FRESH PERSPECTIVE: Allow yourself to be mesmerized
Scents of freshly baked casseroles and pasta fagioli soup enveloped me as I walked into Mama C’s Take and Bake in Hillsboro last week.
I knew I was sold.
I had a hankerin’ for a salad and absolutely no interest in my packed peanut butter and jelly sandwich.
It wasn’t you.
It was me.
I’d heard from our office manager, Cheri Bentz, that the salad bar at Mama C’s was worth a stop. She was right.
Awaiting my craving were at least three choices of lettuce — iceberg, Romaine, and spring mix — as well as spinach. All the offerings are served in small containers to keep them as fresh as possible. And let me tell you, everything was fresh when I stopped by Mama C’s.
I helped myself to Romaine, spring mix, spinach, shredded chicken, frozen peas, shredded carrots, black olives, croutons, and a hard-boiled egg. The salad, sold by weight, cost me $5.20.
While there, I perused a selection of take-and-bake options. My husband does the shopping and cooking at our house. He enjoys cooking. I don’t. I told Carla Hamm — Mama C herself — that I would come back to pick up a casserole sometime soon.
I mentioned how people tell me all the time how lucky I am to be married to a man who shops for groceries and cooks. I’ve yet to hear a man get told “Oh, you’re so lucky to be married to a woman who shops for groceries and cooks.”
Mama C knew exactly what I was talking about.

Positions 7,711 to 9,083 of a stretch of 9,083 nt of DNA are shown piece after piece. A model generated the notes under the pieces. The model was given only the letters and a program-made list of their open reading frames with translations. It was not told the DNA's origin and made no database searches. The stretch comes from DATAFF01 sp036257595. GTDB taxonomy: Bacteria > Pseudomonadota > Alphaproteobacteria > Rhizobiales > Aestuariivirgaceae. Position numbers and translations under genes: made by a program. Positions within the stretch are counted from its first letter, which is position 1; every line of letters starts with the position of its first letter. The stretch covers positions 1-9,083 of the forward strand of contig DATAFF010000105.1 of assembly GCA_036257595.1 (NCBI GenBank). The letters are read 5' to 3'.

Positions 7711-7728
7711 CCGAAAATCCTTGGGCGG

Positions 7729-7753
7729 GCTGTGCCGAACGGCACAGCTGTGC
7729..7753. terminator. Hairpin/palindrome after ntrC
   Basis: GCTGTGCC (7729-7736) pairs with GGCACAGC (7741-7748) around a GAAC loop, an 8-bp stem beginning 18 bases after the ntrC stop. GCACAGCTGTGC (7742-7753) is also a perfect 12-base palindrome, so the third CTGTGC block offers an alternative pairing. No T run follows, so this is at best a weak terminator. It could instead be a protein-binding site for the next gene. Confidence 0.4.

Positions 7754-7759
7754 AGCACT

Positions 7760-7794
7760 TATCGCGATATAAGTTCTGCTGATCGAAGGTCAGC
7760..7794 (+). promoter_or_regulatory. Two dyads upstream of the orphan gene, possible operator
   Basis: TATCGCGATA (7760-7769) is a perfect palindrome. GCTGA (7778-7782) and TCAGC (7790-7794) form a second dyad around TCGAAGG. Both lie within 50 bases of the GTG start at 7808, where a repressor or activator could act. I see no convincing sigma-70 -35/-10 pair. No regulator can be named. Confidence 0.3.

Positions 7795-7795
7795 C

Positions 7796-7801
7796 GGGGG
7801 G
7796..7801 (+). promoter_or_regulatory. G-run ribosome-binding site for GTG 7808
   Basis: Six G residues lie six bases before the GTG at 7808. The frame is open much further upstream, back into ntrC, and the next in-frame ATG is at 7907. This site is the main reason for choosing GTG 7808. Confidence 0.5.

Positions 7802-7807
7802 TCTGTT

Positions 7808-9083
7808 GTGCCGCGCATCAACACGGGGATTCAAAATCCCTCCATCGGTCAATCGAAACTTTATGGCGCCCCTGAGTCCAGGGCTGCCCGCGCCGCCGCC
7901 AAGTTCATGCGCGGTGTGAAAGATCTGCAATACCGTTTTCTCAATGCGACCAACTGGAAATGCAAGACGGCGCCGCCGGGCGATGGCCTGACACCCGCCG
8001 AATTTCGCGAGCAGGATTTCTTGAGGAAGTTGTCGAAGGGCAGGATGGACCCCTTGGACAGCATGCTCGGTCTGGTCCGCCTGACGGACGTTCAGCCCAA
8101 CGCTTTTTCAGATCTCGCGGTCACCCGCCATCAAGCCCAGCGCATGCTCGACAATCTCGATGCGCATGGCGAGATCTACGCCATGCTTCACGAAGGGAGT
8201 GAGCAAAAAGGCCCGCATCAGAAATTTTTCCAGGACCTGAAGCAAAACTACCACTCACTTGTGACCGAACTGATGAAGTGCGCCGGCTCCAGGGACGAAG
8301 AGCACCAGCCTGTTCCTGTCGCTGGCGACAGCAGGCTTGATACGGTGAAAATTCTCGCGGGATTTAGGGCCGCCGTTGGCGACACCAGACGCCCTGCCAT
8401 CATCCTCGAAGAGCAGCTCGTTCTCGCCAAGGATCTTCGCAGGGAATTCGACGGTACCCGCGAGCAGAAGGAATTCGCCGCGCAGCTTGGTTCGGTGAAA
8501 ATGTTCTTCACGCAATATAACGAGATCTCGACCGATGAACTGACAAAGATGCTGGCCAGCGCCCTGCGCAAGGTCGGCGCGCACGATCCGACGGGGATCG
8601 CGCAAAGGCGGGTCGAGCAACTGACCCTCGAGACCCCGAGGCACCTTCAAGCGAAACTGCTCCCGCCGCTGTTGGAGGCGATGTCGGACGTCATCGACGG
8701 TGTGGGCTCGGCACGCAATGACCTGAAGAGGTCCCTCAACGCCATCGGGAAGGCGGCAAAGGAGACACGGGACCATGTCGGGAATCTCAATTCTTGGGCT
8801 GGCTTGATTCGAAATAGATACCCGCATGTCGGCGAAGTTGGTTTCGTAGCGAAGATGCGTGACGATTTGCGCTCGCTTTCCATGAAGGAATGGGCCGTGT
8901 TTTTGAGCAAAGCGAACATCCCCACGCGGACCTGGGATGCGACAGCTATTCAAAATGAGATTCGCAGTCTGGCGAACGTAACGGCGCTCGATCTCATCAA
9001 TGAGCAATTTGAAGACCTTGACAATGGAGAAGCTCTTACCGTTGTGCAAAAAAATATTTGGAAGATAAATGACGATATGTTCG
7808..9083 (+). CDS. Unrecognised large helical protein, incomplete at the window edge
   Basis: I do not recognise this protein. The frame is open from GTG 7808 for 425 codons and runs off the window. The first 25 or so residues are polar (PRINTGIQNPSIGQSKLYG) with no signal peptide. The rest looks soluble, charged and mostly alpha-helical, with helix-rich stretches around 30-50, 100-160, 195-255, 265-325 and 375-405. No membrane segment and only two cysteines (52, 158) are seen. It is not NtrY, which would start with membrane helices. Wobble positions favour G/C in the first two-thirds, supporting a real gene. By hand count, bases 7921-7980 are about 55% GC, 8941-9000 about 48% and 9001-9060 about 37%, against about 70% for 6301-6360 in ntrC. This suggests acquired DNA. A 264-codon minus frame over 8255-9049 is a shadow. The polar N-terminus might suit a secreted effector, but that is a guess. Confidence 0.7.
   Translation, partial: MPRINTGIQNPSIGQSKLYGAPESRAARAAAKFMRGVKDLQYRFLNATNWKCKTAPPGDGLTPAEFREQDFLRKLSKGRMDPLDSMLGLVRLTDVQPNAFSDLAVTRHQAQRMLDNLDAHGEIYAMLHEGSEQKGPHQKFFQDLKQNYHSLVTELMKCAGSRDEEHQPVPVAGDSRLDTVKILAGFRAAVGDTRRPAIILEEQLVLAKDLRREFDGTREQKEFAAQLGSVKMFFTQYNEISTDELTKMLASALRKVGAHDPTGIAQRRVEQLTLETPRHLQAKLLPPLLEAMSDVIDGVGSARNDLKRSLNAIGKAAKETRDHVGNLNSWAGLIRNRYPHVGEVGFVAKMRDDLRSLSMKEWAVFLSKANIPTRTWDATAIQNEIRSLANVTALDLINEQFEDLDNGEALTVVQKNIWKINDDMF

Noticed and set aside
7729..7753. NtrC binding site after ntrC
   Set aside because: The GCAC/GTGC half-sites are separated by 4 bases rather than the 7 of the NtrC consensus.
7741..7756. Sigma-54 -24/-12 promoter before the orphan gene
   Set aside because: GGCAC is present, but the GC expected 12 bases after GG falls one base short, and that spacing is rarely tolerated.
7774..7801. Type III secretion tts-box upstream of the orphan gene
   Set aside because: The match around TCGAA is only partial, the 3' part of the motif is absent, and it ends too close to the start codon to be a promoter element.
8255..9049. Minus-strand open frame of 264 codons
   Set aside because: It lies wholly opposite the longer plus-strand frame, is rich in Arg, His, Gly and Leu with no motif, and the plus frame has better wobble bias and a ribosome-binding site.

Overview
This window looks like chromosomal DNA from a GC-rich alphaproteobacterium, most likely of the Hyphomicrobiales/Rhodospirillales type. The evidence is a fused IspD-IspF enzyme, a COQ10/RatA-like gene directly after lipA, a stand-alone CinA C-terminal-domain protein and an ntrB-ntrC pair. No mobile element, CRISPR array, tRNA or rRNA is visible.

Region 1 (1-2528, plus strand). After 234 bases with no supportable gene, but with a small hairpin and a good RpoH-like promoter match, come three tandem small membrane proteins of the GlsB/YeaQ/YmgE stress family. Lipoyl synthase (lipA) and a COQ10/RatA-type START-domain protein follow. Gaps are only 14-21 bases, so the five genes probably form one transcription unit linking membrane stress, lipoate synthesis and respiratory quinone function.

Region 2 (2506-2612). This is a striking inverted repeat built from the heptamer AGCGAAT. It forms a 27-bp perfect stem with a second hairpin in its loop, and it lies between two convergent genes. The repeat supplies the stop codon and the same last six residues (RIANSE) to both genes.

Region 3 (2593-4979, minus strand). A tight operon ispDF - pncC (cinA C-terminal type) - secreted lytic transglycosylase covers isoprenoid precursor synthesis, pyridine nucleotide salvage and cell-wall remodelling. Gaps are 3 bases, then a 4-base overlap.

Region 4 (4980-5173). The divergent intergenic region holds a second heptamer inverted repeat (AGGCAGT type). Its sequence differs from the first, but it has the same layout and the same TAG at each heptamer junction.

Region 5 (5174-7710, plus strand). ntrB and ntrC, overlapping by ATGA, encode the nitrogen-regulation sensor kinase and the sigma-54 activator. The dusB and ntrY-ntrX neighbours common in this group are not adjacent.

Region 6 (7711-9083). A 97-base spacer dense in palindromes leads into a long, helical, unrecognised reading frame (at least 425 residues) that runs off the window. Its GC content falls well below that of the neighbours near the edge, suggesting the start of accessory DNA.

A good salad bar is hard to find. A superb salad bar is rare — especially in a town the size of Hillsboro.
Side note: Smash the patriarchy!
Some people covet Louis Vuitton purses. I covet dilapidated barns, abandoned limestone homes, and the like.
When I was a wee one, my dad and his best friend spent months — if not years — sourcing red barn wood for a bar they built in the basement of our Iowa home. Maybe that’s what got me started on this obsession of mine.
Marion County has provided me barn and limestone delight in spades.
I took the photo in this column while getting a closer look at progress on a wind farm going in just off of Sunflower Rd., which I travel weekdays.
Here’s what I want to know about this old farm home:
- When was she born?
- How many children — if any — did she help raise?
- Which winter was the worst?
- When was she abandoned?
- Does any of her family ever visit her?
If you know the answers, please email me at firstname.lastname@example.org or call me at (620) 382-2165. As always, if you have a story to tell, I’m listening.
Last modified Nov. 16, 2022